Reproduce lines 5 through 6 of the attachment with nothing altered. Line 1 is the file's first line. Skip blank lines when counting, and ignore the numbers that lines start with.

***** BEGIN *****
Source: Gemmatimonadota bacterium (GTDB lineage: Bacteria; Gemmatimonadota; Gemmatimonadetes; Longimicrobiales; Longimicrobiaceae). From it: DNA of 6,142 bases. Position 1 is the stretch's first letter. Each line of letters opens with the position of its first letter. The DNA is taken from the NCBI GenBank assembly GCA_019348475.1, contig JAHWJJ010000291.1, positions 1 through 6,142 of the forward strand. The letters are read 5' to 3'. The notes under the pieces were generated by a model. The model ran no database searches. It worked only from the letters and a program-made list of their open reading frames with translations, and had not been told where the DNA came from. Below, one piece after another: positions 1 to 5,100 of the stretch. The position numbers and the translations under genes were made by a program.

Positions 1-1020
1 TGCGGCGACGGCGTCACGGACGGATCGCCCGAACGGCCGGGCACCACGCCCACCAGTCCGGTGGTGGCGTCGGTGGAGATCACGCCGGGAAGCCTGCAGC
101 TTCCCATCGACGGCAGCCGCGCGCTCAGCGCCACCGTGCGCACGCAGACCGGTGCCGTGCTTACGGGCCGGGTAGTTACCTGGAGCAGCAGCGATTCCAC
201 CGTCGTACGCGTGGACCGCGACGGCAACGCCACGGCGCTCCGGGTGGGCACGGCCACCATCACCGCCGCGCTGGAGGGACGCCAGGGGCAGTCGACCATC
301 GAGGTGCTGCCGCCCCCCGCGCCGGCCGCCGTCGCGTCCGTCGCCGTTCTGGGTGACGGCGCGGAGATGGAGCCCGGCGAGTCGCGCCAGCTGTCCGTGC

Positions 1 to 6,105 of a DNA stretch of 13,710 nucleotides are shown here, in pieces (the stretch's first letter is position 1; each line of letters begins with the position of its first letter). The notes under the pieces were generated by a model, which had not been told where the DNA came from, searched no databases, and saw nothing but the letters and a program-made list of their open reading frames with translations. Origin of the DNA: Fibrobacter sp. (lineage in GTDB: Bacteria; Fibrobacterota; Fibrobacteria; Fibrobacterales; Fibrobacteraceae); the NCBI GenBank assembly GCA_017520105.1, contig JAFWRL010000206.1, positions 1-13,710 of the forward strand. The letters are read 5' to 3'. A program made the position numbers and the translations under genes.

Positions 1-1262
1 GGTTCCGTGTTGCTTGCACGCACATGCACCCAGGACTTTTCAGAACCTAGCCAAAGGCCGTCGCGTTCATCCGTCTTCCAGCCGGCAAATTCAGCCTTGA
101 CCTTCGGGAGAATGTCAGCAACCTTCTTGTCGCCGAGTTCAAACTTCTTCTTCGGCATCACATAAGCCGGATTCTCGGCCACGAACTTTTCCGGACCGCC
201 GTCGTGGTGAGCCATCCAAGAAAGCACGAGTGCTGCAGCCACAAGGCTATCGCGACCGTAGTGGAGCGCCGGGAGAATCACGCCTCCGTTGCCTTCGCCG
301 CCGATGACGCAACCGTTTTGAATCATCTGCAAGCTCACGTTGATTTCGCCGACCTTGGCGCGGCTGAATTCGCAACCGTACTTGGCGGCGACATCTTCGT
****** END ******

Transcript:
201 CGTCGTACGCGTGGACCGCGACGGCAACGCCACGGCGCTCCGGGTGGGCACGGCCACCATCACCGCCGCGCTGGAGGGACGCCAGGGGCAGTCGACCATC
301 GAGGTGCTGCCGCCCCCCGCGCCGGCCGCCGTCGCGTCCGTCGCCGTTCTGGGTGACGGCGCGGAGATGGAGCCCGGCGAGTCGCGCCAGCTGTCCGTGC